Now, focusing on four huge states is not easy.  They are thousands of miles apart from each other.  Florida and New York are up to 2000 miles apart from the top of one to the bottom of the other.  Both are over 3000 miles from California, Texas, Florida, New York, and California are each big landmasses that would take time to navigate.  Each has numerous cities worth visiting.  But to narrow down a nation by hitting just four states is pretty incredible – and strategic.

If books focused on themes that appealed to people who live in those states you’d increase the chances of people buying books in those states.  Set a novel in Florida and California and you hit nearly 60 million combined.

One thing that we see is that the United States is made up of some mega states, then medium-sized ones like Pennsylvania and Ohio, and then smaller states.  The coastal states or border states tend to get the people, while middle America is kind of scattered around.  It’s been this way for a long time.

In terms of marketing to the four biggest states, you need to zero in on the biggest cities, such as SF, LA, SD for California or New York City, Buffalo, and Albany in New York, or South Florida, Orlando, and Jacksonville in Florida, or Austin, Dallas, Houston and San Antonio in Texas.

By pursuing events, bookstore signings, and sponsorships in those cities, you have a chance of generating local or national media headquartered there.  The other 46 states would naturally follow without doing anything.

A bonus to all of this is that you’re visiting some of the most beautiful parts of the country in CA and FL.  NY offers history and skyscrapers.  Texas offers good steaks.  Get your plane ticket set: Four states to a best-seller!

DON’T MISS: ALL NEW RESOURCE OF THE YEAR

2015 Book PR & Marketing Toolkit: All New



Brian Feinblum’s views, opinions, and ideas expressed in this blog are his alone and not that of his employer, Media Connect, the nation’s largest book promoter. You can follow him on Twitter @theprexpert and email him at brianfeinblum@gmail.com. He feels more important when discussed in the third-person. This is copyrighted by BookMarketingBuzzBlog © 2015

Monday, January 26, 2015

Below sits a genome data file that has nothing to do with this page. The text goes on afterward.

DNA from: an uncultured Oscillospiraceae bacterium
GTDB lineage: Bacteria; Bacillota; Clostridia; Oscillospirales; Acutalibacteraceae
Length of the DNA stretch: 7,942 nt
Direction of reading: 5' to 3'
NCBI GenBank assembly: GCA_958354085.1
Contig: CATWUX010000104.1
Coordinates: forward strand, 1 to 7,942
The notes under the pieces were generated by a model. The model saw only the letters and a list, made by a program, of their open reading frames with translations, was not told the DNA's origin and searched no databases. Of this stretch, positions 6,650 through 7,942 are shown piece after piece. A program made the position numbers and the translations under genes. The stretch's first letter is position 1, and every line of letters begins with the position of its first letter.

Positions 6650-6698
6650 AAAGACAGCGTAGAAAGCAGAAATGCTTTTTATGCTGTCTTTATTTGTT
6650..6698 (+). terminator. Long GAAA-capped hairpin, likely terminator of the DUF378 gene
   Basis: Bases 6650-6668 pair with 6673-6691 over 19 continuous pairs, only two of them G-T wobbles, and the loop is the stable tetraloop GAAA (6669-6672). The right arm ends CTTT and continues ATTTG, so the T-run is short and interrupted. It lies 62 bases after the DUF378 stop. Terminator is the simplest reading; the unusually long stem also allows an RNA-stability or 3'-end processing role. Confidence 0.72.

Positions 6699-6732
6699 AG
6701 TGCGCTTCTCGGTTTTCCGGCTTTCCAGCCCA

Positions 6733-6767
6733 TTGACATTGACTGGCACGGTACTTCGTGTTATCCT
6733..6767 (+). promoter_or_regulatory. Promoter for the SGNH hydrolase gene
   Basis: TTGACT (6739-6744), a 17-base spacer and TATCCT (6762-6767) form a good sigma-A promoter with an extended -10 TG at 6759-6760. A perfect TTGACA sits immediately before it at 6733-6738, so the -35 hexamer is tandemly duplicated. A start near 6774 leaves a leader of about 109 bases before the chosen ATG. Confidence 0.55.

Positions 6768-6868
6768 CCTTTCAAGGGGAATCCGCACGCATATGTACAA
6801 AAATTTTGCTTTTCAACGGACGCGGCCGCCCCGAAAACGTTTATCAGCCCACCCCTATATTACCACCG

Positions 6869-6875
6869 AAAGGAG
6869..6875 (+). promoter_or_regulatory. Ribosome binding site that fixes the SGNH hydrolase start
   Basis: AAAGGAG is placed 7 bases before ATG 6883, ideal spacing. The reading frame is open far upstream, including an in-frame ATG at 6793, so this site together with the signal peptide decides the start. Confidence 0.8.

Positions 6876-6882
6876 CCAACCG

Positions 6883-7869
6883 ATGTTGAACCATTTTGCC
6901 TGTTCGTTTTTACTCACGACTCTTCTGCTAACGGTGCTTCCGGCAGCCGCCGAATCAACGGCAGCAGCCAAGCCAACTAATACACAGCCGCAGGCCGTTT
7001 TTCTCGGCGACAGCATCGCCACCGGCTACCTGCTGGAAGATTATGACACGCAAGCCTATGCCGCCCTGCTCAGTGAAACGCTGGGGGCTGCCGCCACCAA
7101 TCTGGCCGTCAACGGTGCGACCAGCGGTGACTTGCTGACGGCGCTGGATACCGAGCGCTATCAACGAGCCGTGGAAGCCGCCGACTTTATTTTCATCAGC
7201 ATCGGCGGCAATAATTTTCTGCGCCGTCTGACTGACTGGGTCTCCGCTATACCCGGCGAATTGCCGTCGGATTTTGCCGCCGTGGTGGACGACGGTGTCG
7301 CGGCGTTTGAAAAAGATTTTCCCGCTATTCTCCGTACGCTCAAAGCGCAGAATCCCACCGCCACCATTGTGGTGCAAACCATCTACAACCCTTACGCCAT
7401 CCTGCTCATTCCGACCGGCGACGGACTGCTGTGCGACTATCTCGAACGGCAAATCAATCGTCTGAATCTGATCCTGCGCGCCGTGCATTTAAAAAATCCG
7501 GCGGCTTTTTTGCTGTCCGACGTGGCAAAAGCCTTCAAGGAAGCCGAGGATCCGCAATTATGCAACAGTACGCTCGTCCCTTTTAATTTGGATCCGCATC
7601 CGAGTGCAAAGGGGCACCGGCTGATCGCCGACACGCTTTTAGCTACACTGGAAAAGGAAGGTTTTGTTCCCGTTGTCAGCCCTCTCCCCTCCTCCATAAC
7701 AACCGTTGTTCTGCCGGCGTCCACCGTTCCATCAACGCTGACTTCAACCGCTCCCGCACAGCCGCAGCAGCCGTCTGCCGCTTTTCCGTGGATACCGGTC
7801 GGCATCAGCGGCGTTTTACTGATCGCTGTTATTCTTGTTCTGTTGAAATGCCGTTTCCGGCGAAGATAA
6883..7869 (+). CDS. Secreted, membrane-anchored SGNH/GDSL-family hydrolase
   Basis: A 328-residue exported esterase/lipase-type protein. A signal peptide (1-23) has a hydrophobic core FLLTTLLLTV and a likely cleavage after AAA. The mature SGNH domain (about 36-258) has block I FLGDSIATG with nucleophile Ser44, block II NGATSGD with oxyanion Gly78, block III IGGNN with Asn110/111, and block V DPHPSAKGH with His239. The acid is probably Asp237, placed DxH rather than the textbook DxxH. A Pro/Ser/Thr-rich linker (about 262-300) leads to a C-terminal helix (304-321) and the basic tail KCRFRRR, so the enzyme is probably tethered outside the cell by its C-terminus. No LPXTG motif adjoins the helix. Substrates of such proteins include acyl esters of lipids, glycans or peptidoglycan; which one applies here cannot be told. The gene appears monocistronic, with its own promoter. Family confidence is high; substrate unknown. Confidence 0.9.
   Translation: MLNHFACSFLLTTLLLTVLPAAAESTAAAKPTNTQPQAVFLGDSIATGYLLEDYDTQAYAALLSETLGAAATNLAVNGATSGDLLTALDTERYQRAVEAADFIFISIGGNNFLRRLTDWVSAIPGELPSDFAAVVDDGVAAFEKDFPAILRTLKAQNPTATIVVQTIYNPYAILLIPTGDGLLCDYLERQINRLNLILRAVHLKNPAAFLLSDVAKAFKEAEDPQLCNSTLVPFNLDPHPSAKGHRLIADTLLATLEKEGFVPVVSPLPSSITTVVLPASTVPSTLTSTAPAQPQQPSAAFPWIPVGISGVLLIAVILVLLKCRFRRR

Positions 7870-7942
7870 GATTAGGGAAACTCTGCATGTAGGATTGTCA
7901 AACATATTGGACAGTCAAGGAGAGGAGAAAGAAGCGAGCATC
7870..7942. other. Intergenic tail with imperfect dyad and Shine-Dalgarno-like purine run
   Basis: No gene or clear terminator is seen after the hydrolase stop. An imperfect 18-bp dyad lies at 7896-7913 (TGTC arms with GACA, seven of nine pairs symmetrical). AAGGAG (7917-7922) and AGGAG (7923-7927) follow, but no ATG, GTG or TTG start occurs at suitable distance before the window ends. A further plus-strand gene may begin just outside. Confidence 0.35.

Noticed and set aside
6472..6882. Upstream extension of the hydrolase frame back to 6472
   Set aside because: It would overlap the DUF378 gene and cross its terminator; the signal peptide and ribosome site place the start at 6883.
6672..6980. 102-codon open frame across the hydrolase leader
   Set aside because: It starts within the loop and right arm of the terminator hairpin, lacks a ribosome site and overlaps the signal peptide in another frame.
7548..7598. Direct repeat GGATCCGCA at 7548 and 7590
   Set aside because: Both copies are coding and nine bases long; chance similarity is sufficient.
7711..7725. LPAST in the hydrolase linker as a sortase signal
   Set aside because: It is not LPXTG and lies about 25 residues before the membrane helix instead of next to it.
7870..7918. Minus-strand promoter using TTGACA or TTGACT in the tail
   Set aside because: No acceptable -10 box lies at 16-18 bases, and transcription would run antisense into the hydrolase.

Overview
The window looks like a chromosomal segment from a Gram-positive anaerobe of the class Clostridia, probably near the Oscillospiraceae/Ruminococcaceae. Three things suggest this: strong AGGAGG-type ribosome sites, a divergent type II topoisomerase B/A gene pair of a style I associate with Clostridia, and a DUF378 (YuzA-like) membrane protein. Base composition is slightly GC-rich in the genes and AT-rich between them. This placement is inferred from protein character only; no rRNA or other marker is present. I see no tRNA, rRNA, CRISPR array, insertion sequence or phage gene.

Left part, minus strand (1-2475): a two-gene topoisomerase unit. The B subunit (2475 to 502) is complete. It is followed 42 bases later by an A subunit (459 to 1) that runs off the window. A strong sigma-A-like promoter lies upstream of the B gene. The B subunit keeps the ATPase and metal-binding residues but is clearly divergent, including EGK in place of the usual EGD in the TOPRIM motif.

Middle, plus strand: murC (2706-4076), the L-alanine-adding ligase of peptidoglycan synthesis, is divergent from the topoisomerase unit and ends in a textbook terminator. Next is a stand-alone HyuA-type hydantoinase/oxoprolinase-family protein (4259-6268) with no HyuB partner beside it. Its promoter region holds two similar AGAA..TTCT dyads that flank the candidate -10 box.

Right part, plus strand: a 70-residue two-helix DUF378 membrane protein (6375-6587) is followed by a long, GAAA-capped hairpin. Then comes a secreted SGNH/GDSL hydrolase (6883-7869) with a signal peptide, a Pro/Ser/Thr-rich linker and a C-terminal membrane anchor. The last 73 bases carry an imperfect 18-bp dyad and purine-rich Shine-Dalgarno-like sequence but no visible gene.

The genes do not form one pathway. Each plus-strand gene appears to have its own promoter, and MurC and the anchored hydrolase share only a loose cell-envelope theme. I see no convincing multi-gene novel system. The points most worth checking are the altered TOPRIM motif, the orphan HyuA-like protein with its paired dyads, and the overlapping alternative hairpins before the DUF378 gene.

The State of the Union For Books


President Barack Obama issued a passionate State of the Union address that revealed an ambitious agenda, a chance to shape his legacy, and an opportunity for the nation to reflect on where it is and questioned where it's heading.  Though he didn't directly mention any new initiatives to help writers or the book publishing industry, I have a few initiatives he could have presented to the watchful eyes and ears of an American public eager to see the nation grow as it moves beyond the shadows of The Great Recession and The Terrorism Era.

While Obama talked about making community college free, which could help to sell more textbooks, eh didn't talk about things that would really boost society, like:
·         A tax cut to book publishers
·         Allowing people to buy books pre-tax
·         Banning tales tax on books
·         Giving writers tuition reimbursement for Master of Fine Arts program participation
·         Creating a program to provide up to $100 worth of books to those living in poverty each year
·         Boosting government budgets for libraries
·         Hiring an army of 100,000 literary tutors to help immigrants, children, the unemployed, or those in prison to read and gain the most valuable of all skills

Granted, the State of the Union is just a big speech, full of bluster and chest-thumping, but even so, books should be a part of the national dialogue.  We need our top leader to share a vision about the value of books and to support the role they play in a society like ours.

Forget talk of the military, housing, jobs, or the political favorites such as abortion or immigration.  President Obama should have appealed to the masses by talking about books.  It's a safe area.  Who doesn't support reading and learning?  Who doesn't benefit from a more literate society?

Okay, so books won't win elections and talking about them is not too sexy.  But if we just keep talking about energy, taxes, the environment, ISIS, and the repeat issues of every local, state, and federal election, we'll never get to talking about books.

How about creating a national book club?
Could we declare 2015 the year of the book?
Shall the government fund awards to honor books?
Might the White House want to dedicate a day to meeting with publishing ambassadors and authors who make a difference?

The State of the Union was strong and inspiring, but next time the president of the United States could simply say: Read more books!

DON’T MISS: ALL NEW RESOURCE OF THE YEAR

2015 Book PR & Marketing Toolkit: All New